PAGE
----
Pysanky Decorative Eggs
The tradition of painting eggs originated in Christian antiquity. The early Christian narrative goes that Mary Magdalene presented an egg to the Roman Emperor as a symbol of eternal life in Jesus. The emperor responded that Jesus was as likely to rise from the dead as the egg was to turn red, then the egg was said to have turned red proving Mary’s words about Jesus’s resurrection. It is now custom to exchange painted eggs on Easter day in the Christian tradition in celebration of Christ’s triumph over death. Another explanation for the egg-painting tradition is that in ancient times eggs were forbidden food during the Lenten season, so people would paint and decorate them to mark the end of the fasting period, then eat them on Easter as a celebration.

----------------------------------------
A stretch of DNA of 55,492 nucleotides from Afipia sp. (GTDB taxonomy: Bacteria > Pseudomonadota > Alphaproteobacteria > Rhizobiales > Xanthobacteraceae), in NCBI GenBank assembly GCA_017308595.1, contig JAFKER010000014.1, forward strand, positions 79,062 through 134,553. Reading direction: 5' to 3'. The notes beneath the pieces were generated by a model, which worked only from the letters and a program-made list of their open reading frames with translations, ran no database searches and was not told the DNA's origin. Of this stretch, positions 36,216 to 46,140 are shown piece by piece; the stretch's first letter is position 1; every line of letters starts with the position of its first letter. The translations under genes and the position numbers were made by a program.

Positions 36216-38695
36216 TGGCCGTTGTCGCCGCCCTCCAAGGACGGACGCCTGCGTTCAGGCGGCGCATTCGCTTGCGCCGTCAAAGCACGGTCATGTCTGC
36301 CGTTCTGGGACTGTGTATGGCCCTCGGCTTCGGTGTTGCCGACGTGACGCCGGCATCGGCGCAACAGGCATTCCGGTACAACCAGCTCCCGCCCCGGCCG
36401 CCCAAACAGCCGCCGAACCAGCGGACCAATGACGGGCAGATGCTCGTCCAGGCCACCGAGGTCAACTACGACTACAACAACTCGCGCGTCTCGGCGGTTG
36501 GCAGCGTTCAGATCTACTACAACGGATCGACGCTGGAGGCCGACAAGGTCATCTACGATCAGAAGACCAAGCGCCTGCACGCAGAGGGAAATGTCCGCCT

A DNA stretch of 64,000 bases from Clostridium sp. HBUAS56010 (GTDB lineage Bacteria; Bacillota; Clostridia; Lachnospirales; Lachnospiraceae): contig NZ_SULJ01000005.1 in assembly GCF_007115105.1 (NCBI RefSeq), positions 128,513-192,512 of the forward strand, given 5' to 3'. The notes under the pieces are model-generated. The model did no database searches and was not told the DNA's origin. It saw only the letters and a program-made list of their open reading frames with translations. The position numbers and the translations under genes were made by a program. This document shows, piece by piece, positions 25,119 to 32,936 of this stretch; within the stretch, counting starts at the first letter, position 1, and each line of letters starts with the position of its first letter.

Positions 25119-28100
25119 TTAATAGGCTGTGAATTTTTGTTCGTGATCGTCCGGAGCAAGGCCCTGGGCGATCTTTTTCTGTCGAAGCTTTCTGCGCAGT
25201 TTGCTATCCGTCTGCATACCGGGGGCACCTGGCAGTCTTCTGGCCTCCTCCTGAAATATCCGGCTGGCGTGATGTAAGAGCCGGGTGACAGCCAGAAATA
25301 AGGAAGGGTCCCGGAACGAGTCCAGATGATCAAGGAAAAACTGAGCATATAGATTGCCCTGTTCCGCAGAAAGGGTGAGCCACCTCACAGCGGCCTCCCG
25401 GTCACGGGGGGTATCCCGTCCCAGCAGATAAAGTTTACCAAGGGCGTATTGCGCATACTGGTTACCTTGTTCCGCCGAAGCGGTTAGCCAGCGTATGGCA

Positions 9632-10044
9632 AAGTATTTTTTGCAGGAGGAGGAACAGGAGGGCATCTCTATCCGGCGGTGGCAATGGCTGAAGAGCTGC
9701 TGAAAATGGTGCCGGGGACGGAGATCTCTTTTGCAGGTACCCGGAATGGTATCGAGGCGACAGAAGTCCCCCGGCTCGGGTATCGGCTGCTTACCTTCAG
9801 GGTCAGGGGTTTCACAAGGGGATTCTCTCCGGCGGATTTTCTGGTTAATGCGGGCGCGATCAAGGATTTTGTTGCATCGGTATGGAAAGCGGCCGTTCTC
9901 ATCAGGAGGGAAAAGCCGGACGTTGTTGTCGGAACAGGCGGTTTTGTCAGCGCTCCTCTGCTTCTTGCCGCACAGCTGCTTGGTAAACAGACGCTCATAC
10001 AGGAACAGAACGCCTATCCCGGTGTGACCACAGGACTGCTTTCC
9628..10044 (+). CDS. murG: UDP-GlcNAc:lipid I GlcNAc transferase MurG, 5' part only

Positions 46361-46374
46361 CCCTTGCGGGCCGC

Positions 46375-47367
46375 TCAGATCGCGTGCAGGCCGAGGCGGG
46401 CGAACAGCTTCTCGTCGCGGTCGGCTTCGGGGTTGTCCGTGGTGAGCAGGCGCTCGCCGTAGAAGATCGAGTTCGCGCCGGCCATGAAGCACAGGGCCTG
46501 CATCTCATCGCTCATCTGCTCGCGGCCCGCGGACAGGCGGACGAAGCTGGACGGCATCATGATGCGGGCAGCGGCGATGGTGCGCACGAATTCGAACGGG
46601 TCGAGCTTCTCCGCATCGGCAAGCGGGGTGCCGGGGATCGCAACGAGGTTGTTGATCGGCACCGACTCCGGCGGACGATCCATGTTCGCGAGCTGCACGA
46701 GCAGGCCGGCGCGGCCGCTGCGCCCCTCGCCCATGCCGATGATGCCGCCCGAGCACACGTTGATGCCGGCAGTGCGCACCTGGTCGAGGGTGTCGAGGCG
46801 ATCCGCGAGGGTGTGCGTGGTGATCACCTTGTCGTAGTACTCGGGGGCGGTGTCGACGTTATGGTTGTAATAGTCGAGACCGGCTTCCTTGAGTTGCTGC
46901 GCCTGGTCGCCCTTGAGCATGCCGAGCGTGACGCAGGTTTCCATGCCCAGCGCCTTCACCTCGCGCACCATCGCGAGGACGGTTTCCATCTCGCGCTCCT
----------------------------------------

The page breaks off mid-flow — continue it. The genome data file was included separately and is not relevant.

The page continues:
As time passed, eggs made of different materials, such as wood or porcelain, replaced actual eggs. Most people would simply paint actual bird eggs themselves rather than buy eggs made of expensive materials or painted by an artist. The more expensive eggs portrayed biblical scenes painted by skilled artists in Eastern and Western Europe, but were often quite costly and exchanged only by aristocratic families. In Russia, the last czar commissioned Faberge, a jeweler, to make these eggs of precious minerals, such as gold or crystals, and elaborate designs. Although not quite as magnificent as the Faberge eggs, this ancient tradition continues in South Dakota. The eggs featured this month were decorated by a local artist, Lillian Namyniuk Hellickson, from Brookings. These particular eggs are “Pysanky’, which refers to the Ukrainian design method that uses beeswax to draw the patterns onto the egg rather than paint them.